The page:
Second Chance Cats

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Howloween Murder

Howloween Murder
Howloween Murder by Laurien Berenson

Monday, December 18, 2017

MONDAY'S MUSICAL MOMENT: Gold Dust Woman: A Biography of Stevie Nicks by Steven Davis- Feature and Review

We all love music, so from time to time I will feature a book centered around music, fiction, nonfiction, memoir, or biography. 
This Monday's feature is:



"All you ever wanted to know about Fleetwood Mac's mesmerizing frontwoman." - People Magazine

"Davis is astute and respectful...adept in his literary analysis." - The New York Times Book Review

Stevie Nicks is a legend of rock, but her energy and magnetism sparked new interest in this icon. At sixty-nine, she's one of the most glamorous creatures rock has known, and the rare woman who's a real rock 'n' roller.

Gold Dust Woman gives "the gold standard of rock biographers" (The Boston Globe) his ideal topic: Nicks' work and life are equally sexy and interesting, and Davis delves deeply into each, unearthing fresh details from new, intimate interviews and interpreting them to present a rich new portrait of the star. Just as Nicks (and Lindsey Buckingham) gave Fleetwood Mac the "shot of adrenaline" they needed to become real rock stars--according to Christine McVie--Gold Dust Woman is vibrant with stories and with a life lived large and hard:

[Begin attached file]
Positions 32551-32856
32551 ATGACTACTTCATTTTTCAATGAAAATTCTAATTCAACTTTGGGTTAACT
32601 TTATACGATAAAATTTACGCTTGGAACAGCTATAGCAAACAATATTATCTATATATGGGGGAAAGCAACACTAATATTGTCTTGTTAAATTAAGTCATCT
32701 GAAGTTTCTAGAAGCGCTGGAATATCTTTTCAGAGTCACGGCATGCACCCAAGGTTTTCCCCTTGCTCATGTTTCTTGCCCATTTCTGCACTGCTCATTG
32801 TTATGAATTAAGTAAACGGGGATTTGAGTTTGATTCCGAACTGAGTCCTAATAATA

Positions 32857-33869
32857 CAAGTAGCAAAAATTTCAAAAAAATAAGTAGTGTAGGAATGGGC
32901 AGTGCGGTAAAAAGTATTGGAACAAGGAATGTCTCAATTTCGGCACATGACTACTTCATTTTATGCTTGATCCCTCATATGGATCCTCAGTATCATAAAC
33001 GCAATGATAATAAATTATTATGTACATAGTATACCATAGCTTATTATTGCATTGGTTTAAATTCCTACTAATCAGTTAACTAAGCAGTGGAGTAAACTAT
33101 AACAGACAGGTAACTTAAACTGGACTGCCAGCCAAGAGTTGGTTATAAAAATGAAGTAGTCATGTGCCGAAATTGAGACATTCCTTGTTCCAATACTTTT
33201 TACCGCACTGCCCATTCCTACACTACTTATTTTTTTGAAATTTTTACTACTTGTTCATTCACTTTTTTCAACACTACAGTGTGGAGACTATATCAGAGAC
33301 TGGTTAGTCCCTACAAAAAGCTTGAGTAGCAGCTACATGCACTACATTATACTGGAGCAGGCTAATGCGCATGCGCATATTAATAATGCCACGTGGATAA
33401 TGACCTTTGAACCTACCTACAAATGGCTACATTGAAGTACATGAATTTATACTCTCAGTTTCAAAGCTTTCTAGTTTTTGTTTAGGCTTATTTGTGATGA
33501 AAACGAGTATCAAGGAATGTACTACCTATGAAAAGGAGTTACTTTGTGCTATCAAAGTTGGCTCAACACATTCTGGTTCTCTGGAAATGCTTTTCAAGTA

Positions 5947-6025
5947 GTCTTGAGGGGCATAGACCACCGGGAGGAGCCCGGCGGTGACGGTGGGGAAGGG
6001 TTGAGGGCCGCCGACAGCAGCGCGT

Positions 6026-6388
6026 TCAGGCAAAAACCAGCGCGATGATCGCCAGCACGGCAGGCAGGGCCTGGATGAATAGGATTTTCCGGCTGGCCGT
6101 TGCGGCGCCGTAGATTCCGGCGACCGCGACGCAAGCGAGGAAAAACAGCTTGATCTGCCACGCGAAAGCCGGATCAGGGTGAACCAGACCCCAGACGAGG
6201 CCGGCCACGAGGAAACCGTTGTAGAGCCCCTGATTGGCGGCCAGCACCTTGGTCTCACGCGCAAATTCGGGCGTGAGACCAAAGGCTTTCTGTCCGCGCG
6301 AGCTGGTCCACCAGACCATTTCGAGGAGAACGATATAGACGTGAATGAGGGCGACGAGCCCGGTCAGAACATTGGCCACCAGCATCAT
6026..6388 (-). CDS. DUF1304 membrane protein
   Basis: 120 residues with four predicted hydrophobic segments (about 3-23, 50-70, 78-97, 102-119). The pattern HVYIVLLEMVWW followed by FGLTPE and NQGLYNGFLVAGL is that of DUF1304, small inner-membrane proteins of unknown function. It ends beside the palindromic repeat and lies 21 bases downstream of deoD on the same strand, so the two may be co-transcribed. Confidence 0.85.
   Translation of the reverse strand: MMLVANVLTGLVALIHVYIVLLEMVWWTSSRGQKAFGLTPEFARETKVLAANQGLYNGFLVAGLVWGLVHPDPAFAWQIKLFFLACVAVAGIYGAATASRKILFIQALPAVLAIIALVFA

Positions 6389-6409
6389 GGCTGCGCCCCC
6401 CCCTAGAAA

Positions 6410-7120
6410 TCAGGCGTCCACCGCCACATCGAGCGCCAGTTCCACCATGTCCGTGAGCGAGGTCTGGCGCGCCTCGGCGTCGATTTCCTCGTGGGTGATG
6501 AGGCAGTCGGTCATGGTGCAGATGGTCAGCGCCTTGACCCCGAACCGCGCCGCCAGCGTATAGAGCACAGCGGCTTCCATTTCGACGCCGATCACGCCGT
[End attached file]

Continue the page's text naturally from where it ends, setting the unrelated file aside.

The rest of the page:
--How Nicks and Buckingham were asked to join Fleetwood Mac and how they turned the band into stars
--The affairs that informed Nicks' greatest songs
--Her relationships with the Eagles' Don Henley and Joe Walsh, and with Fleetwood himself
--Why Nicks married her best friend's widower
--Her dependency on cocaine, drinking and pot, but how it was a decade-long addiction to Klonopin that almost killed her
-- Nicks' successful solo career that has her still performing in venues like Madison Square Garden
--The cult of Nicks and its extension to chart-toppers like Taylor Swift and the Dixie Chicks



Gold Dust Woman: The Biography of Stevie NicksGold Dust Woman: The Biography of Stevie Nicks by Steven Davis
My rating: 4 of 5 stars

Gold Dust Woman: The Biography of Stevie Nicks by Stephen Davis is a 2017 St. Martin’s Press publication.

She rings like a bell through the night
And wouldn't you love to love her?
She rules her life like a bird in flight
And who will be her lover?
All your life you've never seen a woman taken by the wind
Would you stay if she promised to you heaven?
Will you ever win?